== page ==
The name "crazy ant" arises from its characteristic erratic and rapid movement not following trails as often as other ants.
The antennae of a crazy ant have 12-segments without a club and are extremely long. The worker ants are relatively small (2.3 - 3 mm) and monomorphic having only one node between the propodeum, the first abdominal segment, and the gaster. The scape, the basal segment of the antenna, is extraordinarily long with the apex surpassing the posterior border of the head by at least one-half the scape length. Eyes are elliptical, strongly convex, and placed close to the back end of the head. Legs are extraordinarily long. The petiole, connects the thorax and abdomen, is wedge-shaped, with a broad base and inclines forward. A small round terminal orifice surrounded by a fringe of hairs, the acedipore serves for the application of venom both in defense and predation.
They do not have a stinger but may bite an intruder and curve its abdomen forward to inject a formic acid secretion onto the wound. The body has long, coarse, well scattered, suberect to erect, grayish or whitish setae. The head, thorax, petiole, and gaster are dark brown to blackish, and the body often has faint bluish iridescence.
The crazy ant is highly adaptable, living in both very dry and rather moist habitats. They often nests some distance away from their foraging area in such places as trash, refuse, cavities in plants and trees, rotten wood, in soil under objects and also have been found under debris left standing in buildings for long periods of time. A crazy ant nest site can be found by looking for workers carrying food back to the nest. Because they forage a long distance away from their nests, controlling the nests can prove to be quite difficult. They are also found in gasoline stations, convenience stores, and sidewalk cafes.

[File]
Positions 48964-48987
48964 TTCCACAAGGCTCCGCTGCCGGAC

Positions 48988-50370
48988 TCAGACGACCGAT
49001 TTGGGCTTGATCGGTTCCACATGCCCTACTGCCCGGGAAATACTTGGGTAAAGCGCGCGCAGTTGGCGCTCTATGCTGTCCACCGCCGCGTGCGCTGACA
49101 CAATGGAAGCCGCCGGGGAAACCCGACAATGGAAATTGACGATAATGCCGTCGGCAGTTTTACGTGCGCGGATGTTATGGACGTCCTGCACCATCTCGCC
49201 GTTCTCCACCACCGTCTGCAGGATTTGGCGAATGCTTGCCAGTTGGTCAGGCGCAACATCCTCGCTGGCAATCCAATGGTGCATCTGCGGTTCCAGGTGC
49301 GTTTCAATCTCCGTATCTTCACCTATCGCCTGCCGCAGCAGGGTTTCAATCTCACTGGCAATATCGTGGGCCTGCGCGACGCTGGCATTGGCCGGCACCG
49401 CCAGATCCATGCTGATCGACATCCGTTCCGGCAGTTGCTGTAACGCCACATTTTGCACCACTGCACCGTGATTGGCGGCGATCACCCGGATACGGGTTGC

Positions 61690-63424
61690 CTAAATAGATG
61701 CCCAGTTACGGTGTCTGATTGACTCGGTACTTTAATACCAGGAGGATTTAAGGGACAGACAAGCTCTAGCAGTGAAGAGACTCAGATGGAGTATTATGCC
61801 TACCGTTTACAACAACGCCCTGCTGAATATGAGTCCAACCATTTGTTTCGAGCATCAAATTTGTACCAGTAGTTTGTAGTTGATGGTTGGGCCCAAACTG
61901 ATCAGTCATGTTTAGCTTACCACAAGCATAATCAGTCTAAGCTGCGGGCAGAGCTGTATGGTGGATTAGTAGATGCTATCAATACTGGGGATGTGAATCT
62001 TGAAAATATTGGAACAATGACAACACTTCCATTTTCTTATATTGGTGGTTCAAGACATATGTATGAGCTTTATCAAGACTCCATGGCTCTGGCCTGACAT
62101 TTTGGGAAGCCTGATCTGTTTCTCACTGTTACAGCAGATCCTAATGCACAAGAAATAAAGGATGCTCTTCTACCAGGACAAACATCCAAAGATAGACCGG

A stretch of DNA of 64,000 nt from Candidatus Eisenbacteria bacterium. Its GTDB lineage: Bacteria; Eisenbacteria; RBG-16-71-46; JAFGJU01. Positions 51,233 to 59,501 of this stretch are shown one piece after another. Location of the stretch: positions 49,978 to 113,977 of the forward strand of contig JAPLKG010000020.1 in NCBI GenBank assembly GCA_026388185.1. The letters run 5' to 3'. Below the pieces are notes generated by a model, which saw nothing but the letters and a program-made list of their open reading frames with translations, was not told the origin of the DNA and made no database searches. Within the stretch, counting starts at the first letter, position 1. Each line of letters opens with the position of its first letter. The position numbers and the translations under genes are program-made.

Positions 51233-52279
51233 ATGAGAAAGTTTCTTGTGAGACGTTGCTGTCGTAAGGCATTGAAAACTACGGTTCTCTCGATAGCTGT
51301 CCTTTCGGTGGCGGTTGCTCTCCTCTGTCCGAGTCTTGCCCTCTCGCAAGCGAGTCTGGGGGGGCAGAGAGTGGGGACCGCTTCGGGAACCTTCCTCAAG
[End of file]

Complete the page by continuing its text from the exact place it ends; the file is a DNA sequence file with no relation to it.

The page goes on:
Workers are omnivorous, feeding on live and dead insects, seeds, honeydew, fruits, plant exudates, and many household foods including meats, grease, sweets, fruits, vegetables, and liquids. They apparently have a seasonal preference for a high-protein diet and during the summer months may refuse honey or sugar baits. Crazy ants are attracted to honeydew producing insects in spring and fall and obtain honeydew by tending aphids, mealybugs, and soft scales. Large prey items are carried via a group of crazy ants working in unison. The workers are known to gather small seeds of such crops as lettuce and tobacco from seedbeds and in cold climates, they nest in apartments and other buildings where they are potential pests year round.
Colonies of crazy ants are moderate to very populous and may raise sexuals at any time of the year in warmer regions, but in a seasonal climate production is limited to the warm rainy months. On warm, humid evenings, large numbers of males gather outside nest entrances and may mill about excitedly. Workers patrol vegetation and other structures nearby and periodically, a dealate queen emerges. It has been suggested that mating occurred in such groupings around the nest entrance. New colonies formed through budding from original colony.